To examine the effects of optical blur
, auditory distractors
, and age on eye movement patterns while performing a driving hazard perception
Twenty young (mean age 27.1 ± 4.6 years) and 20 older (73.3 ± 5.7 years) drivers with normal vision completed a HPT in a repeated-measures counterbalanced design while their eye movements
were recorded. Testing was performed under two visual (best-corrected vision and with +2.00DS blur) and two distractor (with and without auditory distraction) conditions. Participants were required to respond to road hazards appearing in the HPT videos of real-world driving
scenes and their hazard response times were recorded.
Blur and distractors
each significantly delayed hazard response time by 0.42 and 0.76 s, respectively (p < 0.05). A significant interaction between age and distractors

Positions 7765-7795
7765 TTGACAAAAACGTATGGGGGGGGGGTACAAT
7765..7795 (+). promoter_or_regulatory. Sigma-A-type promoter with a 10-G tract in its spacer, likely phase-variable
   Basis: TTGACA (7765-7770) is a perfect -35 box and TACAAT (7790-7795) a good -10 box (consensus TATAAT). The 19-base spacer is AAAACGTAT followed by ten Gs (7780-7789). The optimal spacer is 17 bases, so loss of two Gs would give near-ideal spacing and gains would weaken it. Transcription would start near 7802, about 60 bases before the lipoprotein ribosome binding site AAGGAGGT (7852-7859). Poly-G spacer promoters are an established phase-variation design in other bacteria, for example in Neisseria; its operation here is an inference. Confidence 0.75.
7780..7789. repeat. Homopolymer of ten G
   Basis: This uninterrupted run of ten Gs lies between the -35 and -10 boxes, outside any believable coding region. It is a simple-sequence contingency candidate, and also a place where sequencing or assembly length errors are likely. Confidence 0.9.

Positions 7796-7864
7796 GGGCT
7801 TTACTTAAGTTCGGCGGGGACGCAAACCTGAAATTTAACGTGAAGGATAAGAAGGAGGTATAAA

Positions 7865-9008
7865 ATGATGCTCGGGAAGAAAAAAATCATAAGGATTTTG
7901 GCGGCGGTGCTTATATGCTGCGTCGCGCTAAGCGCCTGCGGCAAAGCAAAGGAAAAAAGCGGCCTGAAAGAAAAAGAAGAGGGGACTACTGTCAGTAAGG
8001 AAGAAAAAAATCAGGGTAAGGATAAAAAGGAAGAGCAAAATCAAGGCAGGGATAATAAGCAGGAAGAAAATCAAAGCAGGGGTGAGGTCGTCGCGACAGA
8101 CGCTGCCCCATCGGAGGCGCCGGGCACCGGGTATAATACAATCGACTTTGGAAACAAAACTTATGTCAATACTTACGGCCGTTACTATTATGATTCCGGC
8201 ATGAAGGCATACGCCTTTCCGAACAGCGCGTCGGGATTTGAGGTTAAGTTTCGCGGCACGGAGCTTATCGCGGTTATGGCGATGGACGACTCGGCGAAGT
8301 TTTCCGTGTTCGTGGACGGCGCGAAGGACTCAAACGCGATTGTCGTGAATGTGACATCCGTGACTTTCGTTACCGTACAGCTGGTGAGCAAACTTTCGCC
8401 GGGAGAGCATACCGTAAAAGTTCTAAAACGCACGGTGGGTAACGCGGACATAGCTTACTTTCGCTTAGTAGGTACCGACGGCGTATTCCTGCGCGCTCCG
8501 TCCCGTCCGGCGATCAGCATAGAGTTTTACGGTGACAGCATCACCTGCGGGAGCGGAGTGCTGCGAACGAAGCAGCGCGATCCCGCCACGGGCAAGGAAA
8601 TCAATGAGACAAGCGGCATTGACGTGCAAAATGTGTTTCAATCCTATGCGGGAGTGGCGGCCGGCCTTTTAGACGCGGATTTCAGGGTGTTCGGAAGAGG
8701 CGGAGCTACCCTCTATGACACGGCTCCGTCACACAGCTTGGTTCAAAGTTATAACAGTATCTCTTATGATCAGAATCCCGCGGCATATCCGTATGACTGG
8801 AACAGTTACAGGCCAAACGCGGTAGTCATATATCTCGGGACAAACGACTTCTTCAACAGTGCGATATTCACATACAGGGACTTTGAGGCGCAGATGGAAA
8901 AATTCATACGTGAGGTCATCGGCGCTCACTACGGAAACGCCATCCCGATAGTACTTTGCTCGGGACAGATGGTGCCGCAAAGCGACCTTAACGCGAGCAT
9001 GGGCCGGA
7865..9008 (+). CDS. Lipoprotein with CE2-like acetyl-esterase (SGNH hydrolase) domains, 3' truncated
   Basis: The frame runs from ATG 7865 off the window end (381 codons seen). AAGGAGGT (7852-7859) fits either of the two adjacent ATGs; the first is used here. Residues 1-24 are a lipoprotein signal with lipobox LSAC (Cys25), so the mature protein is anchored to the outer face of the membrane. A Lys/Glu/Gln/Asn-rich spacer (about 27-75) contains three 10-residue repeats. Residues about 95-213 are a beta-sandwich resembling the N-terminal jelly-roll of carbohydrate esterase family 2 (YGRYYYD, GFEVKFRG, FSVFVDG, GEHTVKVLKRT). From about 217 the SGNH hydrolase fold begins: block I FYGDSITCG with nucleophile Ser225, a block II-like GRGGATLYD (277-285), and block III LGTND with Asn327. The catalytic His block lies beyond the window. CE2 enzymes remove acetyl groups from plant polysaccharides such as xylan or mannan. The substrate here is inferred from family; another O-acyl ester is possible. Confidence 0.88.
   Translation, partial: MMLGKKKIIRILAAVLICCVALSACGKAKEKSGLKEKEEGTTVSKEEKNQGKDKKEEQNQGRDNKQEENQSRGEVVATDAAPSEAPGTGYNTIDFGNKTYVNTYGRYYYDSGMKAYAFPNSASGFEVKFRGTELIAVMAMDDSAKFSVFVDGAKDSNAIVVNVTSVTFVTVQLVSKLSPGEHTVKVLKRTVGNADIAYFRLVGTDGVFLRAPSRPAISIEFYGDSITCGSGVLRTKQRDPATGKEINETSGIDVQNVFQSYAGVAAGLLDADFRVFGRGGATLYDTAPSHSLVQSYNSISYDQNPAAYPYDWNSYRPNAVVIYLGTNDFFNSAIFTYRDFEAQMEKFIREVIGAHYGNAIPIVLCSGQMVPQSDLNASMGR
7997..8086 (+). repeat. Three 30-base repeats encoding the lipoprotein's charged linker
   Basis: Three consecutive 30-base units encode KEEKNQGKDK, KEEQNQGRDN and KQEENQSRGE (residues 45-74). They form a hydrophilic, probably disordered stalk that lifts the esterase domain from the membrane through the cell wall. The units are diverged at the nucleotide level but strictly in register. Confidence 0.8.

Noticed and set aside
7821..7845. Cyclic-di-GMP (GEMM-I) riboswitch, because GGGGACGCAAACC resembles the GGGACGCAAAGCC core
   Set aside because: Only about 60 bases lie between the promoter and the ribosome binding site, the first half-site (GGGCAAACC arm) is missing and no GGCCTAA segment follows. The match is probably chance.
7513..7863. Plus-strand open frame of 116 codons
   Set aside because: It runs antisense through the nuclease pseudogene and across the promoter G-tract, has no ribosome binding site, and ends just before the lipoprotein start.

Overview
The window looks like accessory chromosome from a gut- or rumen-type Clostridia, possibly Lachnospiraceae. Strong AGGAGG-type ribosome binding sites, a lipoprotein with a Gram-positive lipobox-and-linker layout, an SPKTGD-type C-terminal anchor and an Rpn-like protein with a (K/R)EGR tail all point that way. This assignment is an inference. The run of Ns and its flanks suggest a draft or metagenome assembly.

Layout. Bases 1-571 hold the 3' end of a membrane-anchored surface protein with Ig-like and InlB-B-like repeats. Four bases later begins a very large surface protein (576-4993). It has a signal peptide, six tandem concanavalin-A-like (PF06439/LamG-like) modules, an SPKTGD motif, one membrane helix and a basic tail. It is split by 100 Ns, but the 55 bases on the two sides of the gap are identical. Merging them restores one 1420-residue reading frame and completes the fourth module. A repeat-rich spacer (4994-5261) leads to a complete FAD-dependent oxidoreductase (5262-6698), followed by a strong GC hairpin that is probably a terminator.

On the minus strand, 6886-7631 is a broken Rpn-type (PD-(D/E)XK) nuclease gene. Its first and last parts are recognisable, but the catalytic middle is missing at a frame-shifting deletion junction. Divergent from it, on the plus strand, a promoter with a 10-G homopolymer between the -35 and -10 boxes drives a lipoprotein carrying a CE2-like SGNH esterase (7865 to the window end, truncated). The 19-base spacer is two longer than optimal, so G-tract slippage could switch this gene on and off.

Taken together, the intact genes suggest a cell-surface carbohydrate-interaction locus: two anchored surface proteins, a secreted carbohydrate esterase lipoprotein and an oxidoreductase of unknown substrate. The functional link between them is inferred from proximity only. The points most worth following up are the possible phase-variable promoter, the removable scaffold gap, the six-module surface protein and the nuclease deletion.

indicated that older drivers were more affected by distractors
than young drivers (response with distractors
delayed by 0.96 and 0.60 s, respectively). There were no other two- or three-way interaction effects on response time. With blur, for example, both groups fixated significantly longer on hazards before responding compared to best-corrected vision. In the presence of distractors
, both groups exhibited delayed first fixation on the hazards and spent less time fixating on the hazards. There were also significant differences in eye movement characteristics between groups, where older drivers exhibited smaller saccades, delayed first fixation on hazards, and shorter fixation duration on hazards compared to the young drivers.
Collectively, the findings of delayed hazard response times and alterations in eye movement patterns with blur and distractors
provide further evidence that visual impairment and distractors
are independently detrimental to driving
safety given that delayed hazard response times are linked to increased crash risk.